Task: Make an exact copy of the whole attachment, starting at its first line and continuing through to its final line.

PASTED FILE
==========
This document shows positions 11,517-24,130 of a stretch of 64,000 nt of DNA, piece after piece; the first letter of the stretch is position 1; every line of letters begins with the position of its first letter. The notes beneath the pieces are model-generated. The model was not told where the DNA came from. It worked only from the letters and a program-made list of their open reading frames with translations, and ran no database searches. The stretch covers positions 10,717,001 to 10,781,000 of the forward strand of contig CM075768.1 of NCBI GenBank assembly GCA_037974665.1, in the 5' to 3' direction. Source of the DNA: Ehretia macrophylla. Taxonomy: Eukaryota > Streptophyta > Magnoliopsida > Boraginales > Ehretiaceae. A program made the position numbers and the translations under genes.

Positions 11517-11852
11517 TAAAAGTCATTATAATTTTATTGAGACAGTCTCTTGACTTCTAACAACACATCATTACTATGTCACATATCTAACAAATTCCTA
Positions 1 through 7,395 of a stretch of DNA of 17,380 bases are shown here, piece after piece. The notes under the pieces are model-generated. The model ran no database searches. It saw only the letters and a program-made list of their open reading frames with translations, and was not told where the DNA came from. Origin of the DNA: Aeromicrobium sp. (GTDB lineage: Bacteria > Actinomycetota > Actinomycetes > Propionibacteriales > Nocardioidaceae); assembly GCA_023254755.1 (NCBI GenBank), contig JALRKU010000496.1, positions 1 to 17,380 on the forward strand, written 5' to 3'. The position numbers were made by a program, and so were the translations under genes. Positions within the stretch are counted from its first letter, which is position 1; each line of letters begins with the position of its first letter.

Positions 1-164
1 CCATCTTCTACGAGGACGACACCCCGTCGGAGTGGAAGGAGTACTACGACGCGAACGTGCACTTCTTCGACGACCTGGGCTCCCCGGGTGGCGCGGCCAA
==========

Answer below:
This document shows positions 11,517-24,130 of a stretch of 64,000 nt of DNA, piece after piece; the first letter of the stretch is position 1; every line of letters begins with the position of its first letter. The notes beneath the pieces are model-generated. The model was not told where the DNA came from. It worked only from the letters and a program-made list of their open reading frames with translations, and ran no database searches. The stretch covers positions 10,717,001 to 10,781,000 of the forward strand of contig CM075768.1 of NCBI GenBank assembly GCA_037974665.1, in the 5' to 3' direction. Source of the DNA: Ehretia macrophylla. Taxonomy: Eukaryota > Streptophyta > Magnoliopsida > Boraginales > Ehretiaceae. A program made the position numbers and the translations under genes.

Positions 11517-11852
11517 TAAAAGTCATTATAATTTTATTGAGACAGTCTCTTGACTTCTAACAACACATCATTACTATGTCACATATCTAACAAATTCCTA
Positions 1 through 7,395 of a stretch of DNA of 17,380 bases are shown here, piece after piece. The notes under the pieces are model-generated. The model ran no database searches. It saw only the letters and a program-made list of their open reading frames with translations, and was not told where the DNA came from. Origin of the DNA: Aeromicrobium sp. (GTDB lineage: Bacteria > Actinomycetota > Actinomycetes > Propionibacteriales > Nocardioidaceae); assembly GCA_023254755.1 (NCBI GenBank), contig JALRKU010000496.1, positions 1 to 17,380 on the forward strand, written 5' to 3'. The position numbers were made by a program, and so were the translations under genes. Positions within the stretch are counted from its first letter, which is position 1; each line of letters begins with the position of its first letter.

Positions 1-164
1 CCATCTTCTACGAGGACGACACCCCGTCGGAGTGGAAGGAGTACTACGACGCGAACGTGCACTTCTTCGACGACCTGGGCTCCCCGGGTGGCGCGGCCAA